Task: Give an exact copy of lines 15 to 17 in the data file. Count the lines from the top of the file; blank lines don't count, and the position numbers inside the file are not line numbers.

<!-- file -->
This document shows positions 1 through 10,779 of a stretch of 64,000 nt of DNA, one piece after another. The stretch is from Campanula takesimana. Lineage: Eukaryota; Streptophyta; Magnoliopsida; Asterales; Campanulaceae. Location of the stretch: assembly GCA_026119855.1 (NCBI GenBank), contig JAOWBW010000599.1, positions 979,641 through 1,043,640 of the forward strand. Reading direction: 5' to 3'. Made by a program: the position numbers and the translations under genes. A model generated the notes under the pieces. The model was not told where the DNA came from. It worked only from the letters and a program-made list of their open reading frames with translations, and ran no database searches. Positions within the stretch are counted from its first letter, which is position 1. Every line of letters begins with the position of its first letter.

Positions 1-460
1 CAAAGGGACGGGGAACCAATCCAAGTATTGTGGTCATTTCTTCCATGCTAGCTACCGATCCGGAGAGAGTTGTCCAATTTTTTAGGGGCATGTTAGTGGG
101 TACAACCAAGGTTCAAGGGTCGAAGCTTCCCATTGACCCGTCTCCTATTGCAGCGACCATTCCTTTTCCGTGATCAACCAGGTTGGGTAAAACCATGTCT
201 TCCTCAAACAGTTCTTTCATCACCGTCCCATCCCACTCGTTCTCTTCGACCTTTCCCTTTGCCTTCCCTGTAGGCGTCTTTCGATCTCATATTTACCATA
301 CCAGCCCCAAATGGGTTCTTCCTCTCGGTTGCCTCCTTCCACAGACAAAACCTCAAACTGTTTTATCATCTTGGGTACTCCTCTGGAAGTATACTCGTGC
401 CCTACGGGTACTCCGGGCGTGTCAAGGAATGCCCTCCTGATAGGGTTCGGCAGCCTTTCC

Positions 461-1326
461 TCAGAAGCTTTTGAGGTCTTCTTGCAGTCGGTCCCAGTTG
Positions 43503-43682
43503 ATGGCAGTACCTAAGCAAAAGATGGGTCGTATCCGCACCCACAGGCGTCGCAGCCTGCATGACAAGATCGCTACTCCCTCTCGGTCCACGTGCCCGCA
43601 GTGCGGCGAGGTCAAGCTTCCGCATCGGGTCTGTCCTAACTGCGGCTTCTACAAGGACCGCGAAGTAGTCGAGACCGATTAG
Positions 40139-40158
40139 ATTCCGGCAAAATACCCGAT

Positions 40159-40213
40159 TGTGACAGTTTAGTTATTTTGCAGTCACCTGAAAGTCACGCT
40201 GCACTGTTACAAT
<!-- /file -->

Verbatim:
Positions 40159-40213
40159 TGTGACAGTTTAGTTATTTTGCAGTCACCTGAAAGTCACGCT
40201 GCACTGTTACAAT